Here is a fact that historians may note with puzzlement: Bush, who is obsessively protective of unilateral executive power in every other sphere, has all but abandoned the most unequivocally unilateral power that the Constitution gives him. Presidents can grant pardons and commutations to anyone they please, for any reason or for no reason at all. That's because the Founders understood the excesses of bureaucratic justice. "The criminal code of every country partakes so much of necessary severity," Alexander Hamilton wrote, "that without an easy access to exceptions in favor of unfortunate guilt, justice would wear a countenance too sanguinary and cruel."
Prosecutors are paid to be relentless. Courts are bound to go by the book. The Supreme Court cannot reach down and undo a single sentence without potentially overturning a whole branch of law. Thus the Founders ultimately wanted justice to be acceptable and accountable not to a system but to an actual human being, a solitary conscience.
That conscience belongs, at the moment, to Bush, who doesn't seem to overtax it. According to Justice Department statistics, Presidents Truman through Ford granted a quarter or more of clemency petitions. The total fell to 12 percent under President Reagan, and then into the mid-single digits under Presidents George H.W. Bush and Clinton. Now, under George W. Bush, it has dropped to less than 2 percent. Bush appears willing to grant only the most uncontroversial of pardons: to a man who stole a car way back in 1948, for example, and to a savings and loan offender who was pardoned on his deathbed after serving seven years. And he has granted only -- count them -- three petitions for commutation, out of more than 5,000 received. That would put McNab's odds at about one-twentieth of 1 percent. He might as well win the lottery.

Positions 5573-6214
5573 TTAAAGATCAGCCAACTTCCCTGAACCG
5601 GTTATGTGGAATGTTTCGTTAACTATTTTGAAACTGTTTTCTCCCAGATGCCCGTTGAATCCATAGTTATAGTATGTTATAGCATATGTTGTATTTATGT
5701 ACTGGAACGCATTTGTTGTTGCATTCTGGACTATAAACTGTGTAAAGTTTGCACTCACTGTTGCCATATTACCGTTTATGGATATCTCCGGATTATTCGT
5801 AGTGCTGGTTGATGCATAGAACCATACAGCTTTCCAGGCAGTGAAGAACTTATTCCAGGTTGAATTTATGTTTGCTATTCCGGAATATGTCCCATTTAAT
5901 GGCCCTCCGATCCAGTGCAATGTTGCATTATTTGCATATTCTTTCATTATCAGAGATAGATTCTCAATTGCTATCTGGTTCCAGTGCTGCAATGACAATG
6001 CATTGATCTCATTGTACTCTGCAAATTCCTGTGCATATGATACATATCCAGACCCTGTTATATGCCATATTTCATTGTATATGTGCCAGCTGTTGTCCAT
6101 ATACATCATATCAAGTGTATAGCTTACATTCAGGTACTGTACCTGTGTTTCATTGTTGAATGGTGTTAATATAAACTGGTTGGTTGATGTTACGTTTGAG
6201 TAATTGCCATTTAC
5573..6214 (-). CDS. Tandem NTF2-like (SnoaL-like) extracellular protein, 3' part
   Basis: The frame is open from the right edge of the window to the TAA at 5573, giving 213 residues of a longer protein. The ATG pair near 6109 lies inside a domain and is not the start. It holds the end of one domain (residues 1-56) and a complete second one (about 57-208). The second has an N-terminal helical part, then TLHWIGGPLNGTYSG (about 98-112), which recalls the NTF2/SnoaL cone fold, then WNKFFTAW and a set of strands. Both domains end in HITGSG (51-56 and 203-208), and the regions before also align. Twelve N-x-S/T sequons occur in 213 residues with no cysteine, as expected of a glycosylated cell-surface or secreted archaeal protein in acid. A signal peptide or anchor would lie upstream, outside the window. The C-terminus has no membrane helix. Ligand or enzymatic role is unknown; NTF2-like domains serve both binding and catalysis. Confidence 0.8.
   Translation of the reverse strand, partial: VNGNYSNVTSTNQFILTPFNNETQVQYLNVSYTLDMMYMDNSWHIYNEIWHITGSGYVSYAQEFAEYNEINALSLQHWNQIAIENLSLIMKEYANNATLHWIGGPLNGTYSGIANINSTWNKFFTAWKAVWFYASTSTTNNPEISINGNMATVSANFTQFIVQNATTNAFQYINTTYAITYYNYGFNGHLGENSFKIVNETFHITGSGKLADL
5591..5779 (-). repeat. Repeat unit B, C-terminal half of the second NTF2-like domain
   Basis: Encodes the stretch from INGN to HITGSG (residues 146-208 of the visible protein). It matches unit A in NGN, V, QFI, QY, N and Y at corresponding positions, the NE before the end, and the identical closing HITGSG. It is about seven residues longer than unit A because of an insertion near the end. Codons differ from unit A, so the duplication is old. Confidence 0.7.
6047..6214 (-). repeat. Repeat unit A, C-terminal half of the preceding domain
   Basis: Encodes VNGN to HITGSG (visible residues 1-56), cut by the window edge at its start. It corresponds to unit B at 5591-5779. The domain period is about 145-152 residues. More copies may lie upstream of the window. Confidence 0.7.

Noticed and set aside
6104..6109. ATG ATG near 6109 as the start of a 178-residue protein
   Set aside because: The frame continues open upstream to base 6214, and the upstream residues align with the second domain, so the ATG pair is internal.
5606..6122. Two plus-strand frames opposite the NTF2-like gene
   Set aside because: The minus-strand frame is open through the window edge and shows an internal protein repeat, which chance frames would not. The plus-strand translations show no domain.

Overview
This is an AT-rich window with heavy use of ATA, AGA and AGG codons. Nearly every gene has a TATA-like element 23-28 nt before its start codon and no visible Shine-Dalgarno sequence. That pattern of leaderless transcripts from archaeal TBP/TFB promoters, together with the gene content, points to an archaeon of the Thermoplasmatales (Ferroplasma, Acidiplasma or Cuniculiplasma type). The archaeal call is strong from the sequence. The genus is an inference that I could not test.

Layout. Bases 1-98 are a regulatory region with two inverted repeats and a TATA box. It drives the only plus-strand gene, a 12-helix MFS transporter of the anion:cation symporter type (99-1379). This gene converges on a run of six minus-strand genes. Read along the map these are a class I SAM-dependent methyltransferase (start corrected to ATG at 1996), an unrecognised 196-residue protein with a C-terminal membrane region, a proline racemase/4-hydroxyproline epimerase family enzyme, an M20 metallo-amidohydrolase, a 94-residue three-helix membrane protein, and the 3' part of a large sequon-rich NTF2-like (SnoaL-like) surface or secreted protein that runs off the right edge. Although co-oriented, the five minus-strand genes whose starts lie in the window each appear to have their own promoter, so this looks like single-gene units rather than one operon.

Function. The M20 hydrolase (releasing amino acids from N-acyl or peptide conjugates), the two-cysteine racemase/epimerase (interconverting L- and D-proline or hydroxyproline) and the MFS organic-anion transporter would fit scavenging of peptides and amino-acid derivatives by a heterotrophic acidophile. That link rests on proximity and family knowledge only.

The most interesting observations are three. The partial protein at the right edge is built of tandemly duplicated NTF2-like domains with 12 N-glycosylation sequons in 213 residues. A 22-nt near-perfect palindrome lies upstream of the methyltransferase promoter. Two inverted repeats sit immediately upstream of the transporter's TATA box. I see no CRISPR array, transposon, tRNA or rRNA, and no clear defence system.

What happened? Afraid of controversy and of being seen as soft on crime, presidents have increasingly turned the clemency process over to career lawyers in the Justice Department -- who include, of course, the very people who bring the prosecutions. "There was an almost perfect storm of changes in the department that allowed the prosecutors to take charge, basically, and kind of strangle the pardon power in the department," says Margaret Colgate Love, who was the department's pardon attorney from 1990 to 1997 and is now in private practice. "My department didn't care," she recalls. "They trivialized the pardon power. It was not a high priority. It was no priority."
Under Clinton, the bureaucratic process all but ground to a halt. In four of his first five years as president, he granted no clemency at all -- only to release a chaotic flood of pardons on his way out the door. One of those pardons, of a tax fugitive named Marc Rich, brought down an avalanche of public protests and a congressional investigation.
Along came Bush. According to an Associated Press report in March, he learned to be wary of pardons as governor of Texas, after a county official whom he pardoned for a marijuana conviction was subsequently caught stealing cocaine. "Former governors tend to pardon less," says P.S. Ruckman, a political scientist at Rock Valley College who is writing a book on pardons. "Republicans tend to pardon less. And whenever a president follows a pardon controversy, they tend to cut off use of pardons. You put it all together, and there's no reason anyone would expect him to use the pardon power with great frequency."
Clemency has always been controversial, and it should be. (The Founders counted on the "damnation of fame" as the best check on abusive pardoning.) But it was nowhere near as rare or bureaucratic as it has become. Ruckman notes that John L. Sullivan, the famous boxer, once obtained a pardon for his nephew by walking into Theodore Roosevelt's White House and asking for one. Today, a vetting process that was intended to help guide clemency has effectively shut it down.